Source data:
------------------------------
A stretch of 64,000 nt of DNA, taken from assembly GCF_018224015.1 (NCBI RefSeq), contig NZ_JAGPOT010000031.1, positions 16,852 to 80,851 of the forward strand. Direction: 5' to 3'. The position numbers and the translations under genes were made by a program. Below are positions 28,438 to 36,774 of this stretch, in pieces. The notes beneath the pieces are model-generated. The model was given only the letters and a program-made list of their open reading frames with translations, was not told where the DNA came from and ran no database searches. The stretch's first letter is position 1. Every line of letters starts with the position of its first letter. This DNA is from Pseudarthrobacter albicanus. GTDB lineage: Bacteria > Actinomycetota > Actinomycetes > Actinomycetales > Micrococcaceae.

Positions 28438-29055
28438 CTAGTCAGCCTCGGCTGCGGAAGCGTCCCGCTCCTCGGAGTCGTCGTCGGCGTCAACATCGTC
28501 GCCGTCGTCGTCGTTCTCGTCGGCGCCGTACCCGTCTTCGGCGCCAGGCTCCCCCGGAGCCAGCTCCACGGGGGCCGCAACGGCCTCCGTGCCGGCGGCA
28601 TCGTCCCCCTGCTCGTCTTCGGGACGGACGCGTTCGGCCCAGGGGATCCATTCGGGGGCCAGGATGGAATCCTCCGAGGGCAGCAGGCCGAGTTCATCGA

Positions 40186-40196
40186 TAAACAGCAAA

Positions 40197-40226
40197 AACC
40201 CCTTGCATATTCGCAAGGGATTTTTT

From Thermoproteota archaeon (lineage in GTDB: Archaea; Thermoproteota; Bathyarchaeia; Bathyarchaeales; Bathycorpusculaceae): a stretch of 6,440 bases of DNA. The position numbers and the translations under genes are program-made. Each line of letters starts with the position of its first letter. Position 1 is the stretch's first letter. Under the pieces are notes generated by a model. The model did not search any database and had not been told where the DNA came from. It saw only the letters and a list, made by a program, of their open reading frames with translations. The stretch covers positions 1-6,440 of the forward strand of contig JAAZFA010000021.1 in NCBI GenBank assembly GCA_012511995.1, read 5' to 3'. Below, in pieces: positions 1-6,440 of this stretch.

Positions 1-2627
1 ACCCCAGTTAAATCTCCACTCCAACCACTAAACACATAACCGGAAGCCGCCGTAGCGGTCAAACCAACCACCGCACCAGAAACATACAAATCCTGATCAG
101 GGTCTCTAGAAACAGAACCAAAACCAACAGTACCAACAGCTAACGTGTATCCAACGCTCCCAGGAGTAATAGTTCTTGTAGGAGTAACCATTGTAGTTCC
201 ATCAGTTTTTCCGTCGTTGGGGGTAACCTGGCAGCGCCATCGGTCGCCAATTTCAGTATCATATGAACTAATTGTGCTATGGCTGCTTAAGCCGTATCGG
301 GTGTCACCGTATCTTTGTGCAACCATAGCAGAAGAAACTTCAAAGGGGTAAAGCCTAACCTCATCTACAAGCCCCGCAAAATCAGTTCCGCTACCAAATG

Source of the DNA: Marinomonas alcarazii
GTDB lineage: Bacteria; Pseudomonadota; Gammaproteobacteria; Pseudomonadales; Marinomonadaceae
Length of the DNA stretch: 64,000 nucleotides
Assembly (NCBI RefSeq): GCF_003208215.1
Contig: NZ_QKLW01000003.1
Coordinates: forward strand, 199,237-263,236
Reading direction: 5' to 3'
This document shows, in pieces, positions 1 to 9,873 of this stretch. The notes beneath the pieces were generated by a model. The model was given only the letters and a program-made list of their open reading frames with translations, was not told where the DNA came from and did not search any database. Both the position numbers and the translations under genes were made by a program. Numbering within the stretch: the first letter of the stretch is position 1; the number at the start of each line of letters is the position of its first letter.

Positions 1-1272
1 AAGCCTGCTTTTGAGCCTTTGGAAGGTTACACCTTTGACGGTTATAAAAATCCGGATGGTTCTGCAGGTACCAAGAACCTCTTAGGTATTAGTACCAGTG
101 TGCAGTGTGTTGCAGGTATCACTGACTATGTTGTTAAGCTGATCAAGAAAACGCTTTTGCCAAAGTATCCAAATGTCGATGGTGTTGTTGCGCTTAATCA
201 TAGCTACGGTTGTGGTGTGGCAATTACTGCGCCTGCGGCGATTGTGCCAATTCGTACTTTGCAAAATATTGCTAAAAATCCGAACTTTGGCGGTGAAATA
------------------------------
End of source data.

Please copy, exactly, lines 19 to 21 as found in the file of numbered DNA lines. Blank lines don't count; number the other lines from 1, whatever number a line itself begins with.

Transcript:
Length of the DNA stretch: 64,000 nucleotides
Assembly (NCBI RefSeq): GCF_003208215.1
Contig: NZ_QKLW01000003.1